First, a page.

Like most writers who are prolific only in their dreams my mind this week has been whelmed by a swarm of post ideas, yet I’ve only managed to write one pithy little thing. What do I do when there’s too much to write about, I don’t write anything, which is pretty much my strategy regarding all too muchess, except for beer.
Topics of note this week who’s screams to be discussed have fallen on all too apathetic ears.
- The last public appearance of James Doohan, famous for his role as Lt Cdr Montgomery Scott on Star Trek. Doohan was recently diagnosed with Alzheimer’s disease and will be retiring from public life. Best wishes to Scotty and his family as they struggle with his diagnoses.
- Yesterday marked the beta launch of Microsoft’s online music sales service. See this USA Today article for more information. “Microsoft doesn’t ‘look to make any money of note’ from the service, said Yusuf Mehdi, Microsofts’s corporate vice president in charge of its MSN online division. Instead, Mehdi said, Microsoft is hoping the service will serve as a vehicle for drawing more users to its MSN Web site, helping garner more advertising dollars.” (Associated Press, September 3, 2004). Or….Microsoft might just be trying to find another way to crush Apple.
- Chechnyan Rebels seize a school in Russia with horrifically tragic consequences and a death toll in the hundreds. I would like to write a longer piece on societal failings in understanding and grappling with terrorism and “terrorism” from a philosophical and socio-historical perspective, however, I won’t do so if it will bother the other site moderators an members. I would like supercrime to remain apolitical and simply be a sounding board for news of, ideas about, and attempts to understand our world, so if the readership thinks something like this is inherently political, I won’t post it and will just write it and email it to those who are interested. Please comment about this.
- The end of the Athens Olympics. Congratulations to Greece for hosting such a spectacular games and to the many athletes who demonstrated the sportsmanship, class, and honor their mother countries so often lack.
“A gang of Russian cybercriminals has helped accomplish what antitrust regulators couldn’t: reduce Microsoft Corp.’s share of the market for Web browsers, if even just a bit.” - From today’s Wall Street Journal
For those of us who remember, the browser wars of the mid-nineties bear a strange and disturbing resemblance to the Clone Wars of Star Wars infamy. Following the destruction of Netscape, Emperor Gates assumed total dominance over the galactic web of surfdom with the help of Darth Anti-trust violation.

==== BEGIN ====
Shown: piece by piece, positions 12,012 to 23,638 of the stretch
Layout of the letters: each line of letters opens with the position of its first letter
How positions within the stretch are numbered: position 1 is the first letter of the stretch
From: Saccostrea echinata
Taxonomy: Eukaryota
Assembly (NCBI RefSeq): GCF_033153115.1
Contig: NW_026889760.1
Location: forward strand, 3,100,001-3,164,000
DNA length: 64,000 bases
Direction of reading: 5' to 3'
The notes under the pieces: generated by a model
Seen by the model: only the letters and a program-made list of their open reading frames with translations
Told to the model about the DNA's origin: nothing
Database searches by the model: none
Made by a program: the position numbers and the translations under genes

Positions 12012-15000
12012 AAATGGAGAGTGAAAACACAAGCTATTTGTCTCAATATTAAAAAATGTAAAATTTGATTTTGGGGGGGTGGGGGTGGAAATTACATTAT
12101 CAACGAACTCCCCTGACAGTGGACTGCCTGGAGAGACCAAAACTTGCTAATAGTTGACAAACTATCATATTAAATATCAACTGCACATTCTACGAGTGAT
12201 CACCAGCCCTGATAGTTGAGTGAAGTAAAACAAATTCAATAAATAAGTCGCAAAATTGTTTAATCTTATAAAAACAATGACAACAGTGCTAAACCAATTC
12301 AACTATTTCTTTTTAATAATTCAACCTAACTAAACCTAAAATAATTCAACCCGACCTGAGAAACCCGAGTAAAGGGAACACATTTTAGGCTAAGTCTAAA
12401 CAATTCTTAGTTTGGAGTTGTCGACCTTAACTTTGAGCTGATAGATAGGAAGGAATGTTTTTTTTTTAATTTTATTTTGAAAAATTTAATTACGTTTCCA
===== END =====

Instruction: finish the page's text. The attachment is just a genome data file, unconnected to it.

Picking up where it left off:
But now, a new hope. In 1998, the remaining rebels from Netscape and others formed a resistance, and they called it Mozilla. Now, six years later the rebel Mozilla team has delivered the first blow in a new battle before the Longstar becomes fully operational in 2006.
The Wall Street Journal reported today that Microsoft’s browser, Internet Explorer’s market share fell for the first time since analysts at WebSideStory began tracking it. You can find the article in today’s edition of the WSJ in the marketplace section. (Subscription or “free” trial required). However, here’s a link to a transcript of the article from some dude named Bart’s weblog. You can read more about the story here.
Although the actual decline in IE’s webshare is small it is still extremely significant because it represents the first tracked shift away from IE over security concerns.
Firefox is the official browser of the Supercrime team.
Bless those Russian hackers,
In keeping with the trend of writing about Supreme Court cases I thought that I would post about the three momentous decisions the Court handed down today related to Executive orders permitting individuals designated as “enemy combatants” to be held indefinitely without charge or trial.
The decisions are very long and I have not read them completely yet, most of my information about the rulings comes from the half hour NPR broadcast I listened to today about the Court’s decisions. If you care to read any or all of the rulings you can find them here. The three relevant cases are Hamdi vs. Rumsfeld, Rasul vs. Bush, and Rumsfeld vs. Padilla all issued today June 28th, 2004. You can find relevant news stories from the New York Times (registration required) here, or from CNN here.
In order to maintain some semblance of brevity in a post for once all I will say is that rulings represent either a major defeat for the White House or a major victory for those concerned about stripping American’s of their right to judicial oversight. The Court ruled that, most importantly, U.S. Citizens have the right (and foreign nationals have the privilege) of judicial review of claims made by the executive that they are “enemy combatants.” In essence the ruling states that anyone being held as a prisoner by the United States Government has the right (or privilege) to a judicial review of the Executive’s claims. The ruling does not challenge the right of the executive to hold person’s–U.S. citizens or otherwise–indefinitely without trial, rather it dictates that there must be a judicial process whereby prisoners are allowed to challenge the contention that the are “enemy combatants,” i.e. that there is justified cause for their imprisonment. This provides legal power to those who feel they are being held because they are enemies of the government rather than legitimate prisoners of war.